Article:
Date of Award

4-9-2010

Degree Type

Thesis

Degree Name

Master of Arts (MA)

Department

Religious Studies

First Advisor

Dr. Kathryn T. McClymond - Committee Chair

Second Advisor

Dr. David M. Bell - Committee Member

Third Advisor

Dr. Jeffrey S. Lidke - Committee Member

Fourth Advisor

Dr. Jonathan R. Herman - Committee Member

Abstract

Traditional ritual studies approaches to the body are effective for illuminating how the body functions as an entity that absorbs and expresses a variety of social, and political dynamics; however, they are less productive for understanding the body as a physical organism. This interdisciplinary thesis applies theoretical models from cognitive science, social psychology and ritual studies to the Śrī Cakra Pūjā in order to develop a more complete understanding of the ritual body as a physical body. Using Lawrence Barsalou’s theory of embodied cognition, which focuses on the impact of human experiences on the creation and integration of neural pathways, this essay, argues that Śrī Cakra Pūjā affects the mind by shaping the neural architecture of the brain. This cognitive perspective on religious ritual practice is compared with the more traditional ritual studies approach of Catherine Bell in an effort to provide a more complete understanding of the religious ritual body, brain and mind.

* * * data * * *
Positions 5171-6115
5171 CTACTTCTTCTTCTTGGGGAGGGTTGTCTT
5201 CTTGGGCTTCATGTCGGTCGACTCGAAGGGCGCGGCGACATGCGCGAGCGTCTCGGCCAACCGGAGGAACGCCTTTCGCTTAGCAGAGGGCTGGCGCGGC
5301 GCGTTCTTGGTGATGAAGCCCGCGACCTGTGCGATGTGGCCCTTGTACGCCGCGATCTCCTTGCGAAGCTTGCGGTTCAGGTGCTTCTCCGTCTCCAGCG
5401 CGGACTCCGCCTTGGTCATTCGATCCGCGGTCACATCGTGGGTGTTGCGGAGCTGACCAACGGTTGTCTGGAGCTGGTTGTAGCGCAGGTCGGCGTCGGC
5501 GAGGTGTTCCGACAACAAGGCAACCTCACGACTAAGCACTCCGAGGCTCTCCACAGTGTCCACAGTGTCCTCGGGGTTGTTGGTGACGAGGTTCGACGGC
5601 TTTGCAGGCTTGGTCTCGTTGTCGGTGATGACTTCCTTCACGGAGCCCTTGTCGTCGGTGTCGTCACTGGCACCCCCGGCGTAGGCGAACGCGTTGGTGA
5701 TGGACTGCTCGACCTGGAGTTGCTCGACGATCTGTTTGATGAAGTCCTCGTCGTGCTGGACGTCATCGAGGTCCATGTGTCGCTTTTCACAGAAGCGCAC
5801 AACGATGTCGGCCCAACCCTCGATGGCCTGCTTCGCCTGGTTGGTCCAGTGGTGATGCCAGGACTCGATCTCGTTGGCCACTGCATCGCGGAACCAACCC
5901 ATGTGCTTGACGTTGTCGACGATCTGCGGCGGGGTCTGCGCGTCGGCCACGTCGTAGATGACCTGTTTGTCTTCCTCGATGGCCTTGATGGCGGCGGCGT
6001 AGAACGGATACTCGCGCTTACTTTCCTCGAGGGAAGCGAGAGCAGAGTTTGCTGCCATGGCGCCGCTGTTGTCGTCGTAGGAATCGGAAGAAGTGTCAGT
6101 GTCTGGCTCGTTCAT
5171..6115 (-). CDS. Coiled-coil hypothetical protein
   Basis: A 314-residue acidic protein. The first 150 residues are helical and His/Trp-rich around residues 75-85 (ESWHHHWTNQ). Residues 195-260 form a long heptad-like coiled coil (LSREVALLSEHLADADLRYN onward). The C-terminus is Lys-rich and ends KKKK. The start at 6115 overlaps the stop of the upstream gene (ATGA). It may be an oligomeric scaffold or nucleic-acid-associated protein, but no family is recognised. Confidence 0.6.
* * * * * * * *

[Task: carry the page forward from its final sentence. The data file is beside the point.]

Included in

Religion Commons

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